Pain, whether acute or chronic, is one of the most common issues treated with acupuncture. In fact, many Americans’ first exposure to the practice of acupuncture was of its use to treat pain. In 1971, a New York Times journalist covering Richard Nixon’s historic visit to China had to have an emergency appendectomy. He received acupuncture treatment for postoperative pain, and wrote an article for the Times detailing his experiences.
Since that time, there has been a great deal of debate in the medical community over how effective acupuncture really is at treating pain. In 2012, an article published in the journal Archives of Internal Medicine analyzed the results of 29 previous studies involving nearly 18,000 participants. The results indicated that acupuncture is effective in treating chronic pain, both on its own and compared to a placebo (in this case, “sham acupuncture”, in which needles are placed randomly rather than according to the system of meridians). While the study is not the final word on the matter, there is general consensus within the medical community that pain is one of the areas in which acupuncture is most effective.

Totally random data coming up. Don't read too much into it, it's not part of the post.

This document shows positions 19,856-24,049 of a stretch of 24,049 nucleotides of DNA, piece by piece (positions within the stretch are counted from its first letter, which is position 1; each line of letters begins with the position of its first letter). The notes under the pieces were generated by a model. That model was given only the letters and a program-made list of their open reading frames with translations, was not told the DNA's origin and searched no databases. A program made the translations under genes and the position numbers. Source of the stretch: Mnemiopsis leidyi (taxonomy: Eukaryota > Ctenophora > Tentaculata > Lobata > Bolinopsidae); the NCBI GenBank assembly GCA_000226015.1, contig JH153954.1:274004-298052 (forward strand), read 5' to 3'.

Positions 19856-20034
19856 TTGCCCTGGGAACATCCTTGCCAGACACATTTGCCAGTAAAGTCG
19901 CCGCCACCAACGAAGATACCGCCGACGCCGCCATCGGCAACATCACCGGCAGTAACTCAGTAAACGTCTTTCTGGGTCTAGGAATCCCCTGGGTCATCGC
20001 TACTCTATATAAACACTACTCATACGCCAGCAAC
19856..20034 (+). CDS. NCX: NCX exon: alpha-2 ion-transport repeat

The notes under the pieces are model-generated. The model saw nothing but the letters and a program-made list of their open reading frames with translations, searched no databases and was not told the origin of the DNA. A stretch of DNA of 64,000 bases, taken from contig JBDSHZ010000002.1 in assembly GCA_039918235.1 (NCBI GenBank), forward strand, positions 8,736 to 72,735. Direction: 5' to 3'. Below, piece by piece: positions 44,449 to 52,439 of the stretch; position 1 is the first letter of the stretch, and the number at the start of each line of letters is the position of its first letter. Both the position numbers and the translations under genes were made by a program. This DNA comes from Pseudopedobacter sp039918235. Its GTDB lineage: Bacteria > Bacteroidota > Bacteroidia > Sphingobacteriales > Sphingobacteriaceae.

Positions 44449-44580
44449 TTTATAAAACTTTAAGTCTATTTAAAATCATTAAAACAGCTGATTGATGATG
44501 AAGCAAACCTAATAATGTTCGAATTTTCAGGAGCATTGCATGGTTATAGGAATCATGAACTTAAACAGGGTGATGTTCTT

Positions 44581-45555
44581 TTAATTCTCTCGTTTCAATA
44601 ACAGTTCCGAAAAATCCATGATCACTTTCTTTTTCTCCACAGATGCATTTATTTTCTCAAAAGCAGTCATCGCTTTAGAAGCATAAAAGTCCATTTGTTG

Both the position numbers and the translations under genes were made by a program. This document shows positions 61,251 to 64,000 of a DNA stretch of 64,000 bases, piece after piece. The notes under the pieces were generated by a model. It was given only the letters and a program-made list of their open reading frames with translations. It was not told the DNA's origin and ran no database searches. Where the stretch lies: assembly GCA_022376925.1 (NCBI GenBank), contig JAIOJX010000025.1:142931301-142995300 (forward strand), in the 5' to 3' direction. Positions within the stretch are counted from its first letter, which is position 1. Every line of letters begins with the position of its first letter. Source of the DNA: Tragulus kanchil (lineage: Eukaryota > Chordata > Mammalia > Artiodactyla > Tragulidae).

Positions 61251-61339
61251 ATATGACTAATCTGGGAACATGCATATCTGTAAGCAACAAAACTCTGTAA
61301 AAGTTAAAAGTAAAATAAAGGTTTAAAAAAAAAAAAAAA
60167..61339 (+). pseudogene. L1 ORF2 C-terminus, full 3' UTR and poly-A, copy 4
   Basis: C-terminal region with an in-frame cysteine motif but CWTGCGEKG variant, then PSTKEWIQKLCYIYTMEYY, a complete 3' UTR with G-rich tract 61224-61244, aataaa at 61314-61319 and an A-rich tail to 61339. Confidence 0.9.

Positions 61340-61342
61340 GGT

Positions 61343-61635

Theories for acupuncture’s ability to treat pain vary widely. According to tradition, pain, especially chronic pain, is a symptom of a deeper imbalance in the body’s energy. By restoring balance, the root cause of the pain is treated, often preventing more serious issues from arising. This is very close to recent medical studies suggesting that acupuncture increases nitric oxide levels in the blood, improving circulation and reducing inflammation in joints.
Another commonly cited explanation is the “gate theory” of pain. This idea proposes that pain in the body is controlled by two separate types of nerves. Some of these nerves transmit pain signals to the brain, while others inhibit these same sensations. It may be that acupuncture stimulates these “pain suppression” nerves, leading to both short-term and long-term pain relief.
Regardless of the explanation for its mechanism of action, acupuncture’s non-invasive practice and low risk for side effects have made it one of the most popular non-pharmaceutical treatments for chronic and acute pain.